in Court and this cannot be edited in any way.

NOTE 4      The steps, which are required to be followed during a taped interview are complex
            and highly prescriptive.

            In particular, the way in which a Master Tape must be handled are very precise
            and require to be followed to the letter if it is intended that the tape should be
            introduced into evidence.

            The manner in which the interview is conducted and the necessity to follow
            specific procedures can be found in PACE Code E, while the NBBC interpretation
            of what has to be done is in the Procedure entitled „Tape Recorded Interviews‟.

NOTE 5      The Master Tape from a recorded interview will not be stored with other evidence,
            but will be kept in a securely locked and controlled box to be known as the Tape

            Although tapes will be separately documented within the library, reference must
            also be made to their existence and whereabouts in the Controlled Evidence

NOTE 6      It is important that photographs are taken using a date/time stamp camera and a
            new roll of film.

            Where possible two photographs should be taken of each object/activity of interest
            but care must be taken not to take any unnecessary photographs which may later
            have to be disclosed as ‘unused material’ (see Disclosure of Unused Material)

            Unexposed film is not to be left in the camera and the film must be developed as
            soon after taking as possible, in accordance with Note 7, below.

GEN-33/March 2009/35132                                                                      62
NOTE 7      When photographs have been taken which are in any way likely to be required as
            evidence, they are to be processed immediately, using the Contract photographic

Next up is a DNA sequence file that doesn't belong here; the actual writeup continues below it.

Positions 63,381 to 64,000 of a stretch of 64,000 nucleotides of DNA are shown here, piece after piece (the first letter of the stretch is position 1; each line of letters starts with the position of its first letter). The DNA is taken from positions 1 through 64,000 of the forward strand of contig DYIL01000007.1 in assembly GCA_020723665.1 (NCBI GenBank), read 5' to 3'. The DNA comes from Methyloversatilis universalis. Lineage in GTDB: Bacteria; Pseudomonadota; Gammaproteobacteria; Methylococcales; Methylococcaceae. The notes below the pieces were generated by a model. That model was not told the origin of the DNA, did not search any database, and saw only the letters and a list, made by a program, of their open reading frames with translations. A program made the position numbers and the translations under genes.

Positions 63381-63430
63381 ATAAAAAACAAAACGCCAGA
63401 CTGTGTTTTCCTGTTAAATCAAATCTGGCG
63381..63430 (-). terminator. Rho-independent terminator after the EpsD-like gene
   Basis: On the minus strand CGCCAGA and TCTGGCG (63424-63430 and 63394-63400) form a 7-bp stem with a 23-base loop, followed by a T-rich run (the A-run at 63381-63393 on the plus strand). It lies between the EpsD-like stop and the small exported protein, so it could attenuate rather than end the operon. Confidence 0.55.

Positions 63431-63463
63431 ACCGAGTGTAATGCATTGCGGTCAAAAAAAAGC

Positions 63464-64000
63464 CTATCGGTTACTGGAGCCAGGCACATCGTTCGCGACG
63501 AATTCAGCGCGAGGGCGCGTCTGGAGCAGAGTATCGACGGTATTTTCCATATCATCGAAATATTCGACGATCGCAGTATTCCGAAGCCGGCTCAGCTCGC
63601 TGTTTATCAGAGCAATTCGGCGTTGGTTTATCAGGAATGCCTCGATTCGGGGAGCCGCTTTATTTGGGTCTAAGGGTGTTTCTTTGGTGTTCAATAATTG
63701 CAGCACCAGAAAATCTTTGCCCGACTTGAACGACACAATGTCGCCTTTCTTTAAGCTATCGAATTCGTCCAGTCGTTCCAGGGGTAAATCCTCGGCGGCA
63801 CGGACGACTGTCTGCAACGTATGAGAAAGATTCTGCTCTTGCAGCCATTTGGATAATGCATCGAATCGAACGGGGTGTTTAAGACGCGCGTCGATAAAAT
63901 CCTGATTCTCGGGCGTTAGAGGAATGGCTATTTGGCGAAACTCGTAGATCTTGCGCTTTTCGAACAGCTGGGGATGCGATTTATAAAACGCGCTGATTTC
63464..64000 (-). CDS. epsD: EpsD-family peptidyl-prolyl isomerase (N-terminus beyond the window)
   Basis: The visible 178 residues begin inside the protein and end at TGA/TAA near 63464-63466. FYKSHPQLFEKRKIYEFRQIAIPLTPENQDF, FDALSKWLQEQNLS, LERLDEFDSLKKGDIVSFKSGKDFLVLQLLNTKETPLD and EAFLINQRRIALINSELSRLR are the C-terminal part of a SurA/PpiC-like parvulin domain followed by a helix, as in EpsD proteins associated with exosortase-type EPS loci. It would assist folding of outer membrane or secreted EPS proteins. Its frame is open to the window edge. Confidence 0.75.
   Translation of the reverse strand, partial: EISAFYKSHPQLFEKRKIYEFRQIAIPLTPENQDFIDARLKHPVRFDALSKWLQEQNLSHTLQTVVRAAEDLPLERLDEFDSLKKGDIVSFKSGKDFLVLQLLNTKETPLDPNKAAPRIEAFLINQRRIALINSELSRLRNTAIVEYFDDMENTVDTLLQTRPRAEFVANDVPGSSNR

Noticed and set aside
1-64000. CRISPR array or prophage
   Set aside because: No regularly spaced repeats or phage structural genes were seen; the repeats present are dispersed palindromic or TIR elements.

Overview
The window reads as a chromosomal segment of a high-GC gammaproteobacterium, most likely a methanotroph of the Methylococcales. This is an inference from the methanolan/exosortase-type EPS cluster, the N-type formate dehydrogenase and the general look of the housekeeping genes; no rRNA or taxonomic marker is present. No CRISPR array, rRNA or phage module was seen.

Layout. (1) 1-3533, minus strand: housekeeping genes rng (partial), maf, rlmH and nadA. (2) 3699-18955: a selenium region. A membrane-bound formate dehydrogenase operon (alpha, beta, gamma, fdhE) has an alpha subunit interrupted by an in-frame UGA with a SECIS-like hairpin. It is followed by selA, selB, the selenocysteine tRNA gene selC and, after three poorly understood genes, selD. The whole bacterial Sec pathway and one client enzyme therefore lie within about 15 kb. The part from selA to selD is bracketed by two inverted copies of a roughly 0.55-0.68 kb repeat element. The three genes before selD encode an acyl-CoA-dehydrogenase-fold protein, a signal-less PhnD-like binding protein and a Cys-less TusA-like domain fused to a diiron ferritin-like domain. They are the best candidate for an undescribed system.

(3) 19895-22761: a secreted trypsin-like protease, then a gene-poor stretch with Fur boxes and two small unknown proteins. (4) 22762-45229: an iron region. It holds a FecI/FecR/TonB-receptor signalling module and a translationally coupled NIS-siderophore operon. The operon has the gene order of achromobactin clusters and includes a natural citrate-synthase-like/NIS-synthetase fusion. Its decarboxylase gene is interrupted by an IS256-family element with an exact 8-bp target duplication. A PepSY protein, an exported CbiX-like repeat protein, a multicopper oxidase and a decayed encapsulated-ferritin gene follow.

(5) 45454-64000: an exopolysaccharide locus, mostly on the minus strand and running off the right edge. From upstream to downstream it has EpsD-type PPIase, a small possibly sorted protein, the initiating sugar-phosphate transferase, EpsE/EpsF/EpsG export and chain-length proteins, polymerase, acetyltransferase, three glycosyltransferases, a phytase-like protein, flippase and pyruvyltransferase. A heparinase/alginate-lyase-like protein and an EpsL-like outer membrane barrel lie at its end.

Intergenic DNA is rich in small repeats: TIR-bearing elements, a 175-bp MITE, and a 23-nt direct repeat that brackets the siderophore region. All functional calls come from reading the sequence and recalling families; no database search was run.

company. This must be done regardless of how many unexposed frames there
            may be and, for this reason, a twelve exposure film should be used to minimise

            When using a camera that will not allow the removal of a partly used film, the
            remaining frames should be exposed by operating the shutter with the lens cap on.
            The fact that this has been done should be recorded in the Officer‟s Notebook.

            The procedure for placing films for processing is outlined at Note 8, below. Note
            that photographs taken with digital equipment require special handling. See the
            „Procedure for Using Digital Material as Evidence‟ for details.

NOTE 8      The importance of ensuring continuity of evidence during processing cannot be
            over emphasized.

            If an Officer other than the Case Officer is involved in the delivery of film for
            processing, or its collection from it, a record must be made in that Officer‟s
            Notebook and the information must show the relevant details which are contained
            in the Officer Witness Statement shown at Appendix 3. A standard paragraph for
            confirming the photos are true is included in Appendix 4 for inclusion in the
            Officers Witness Statement.

NOTE 9      Evidence produced by means of computer or other data-logging equipment must
            be supported by a Witness Statement from the officer(s) involved in operating the
            machines. Examples of typical uses for evidence of this type will be noise levels
            or temperatures over time, usually produced in graph form by means of dedicated
            software and a Spreadsheet.

            Details of the requirements for the Witness Statement are contained in Note 10,

            Note that computer generated evidence requires special handling.        See the
            „Procedure for Using Digital Material as Evidence‟ for details.

NOTE 10     Where a Witness Statement refers to evidence which has been obtained from
            computer or automatic data-logging equipment, it must include reference to the
            fact that the equipment was correctly calibrated (where applicable), was used
            strictly in accordance with Manufacturers‟ instructions and that the computer and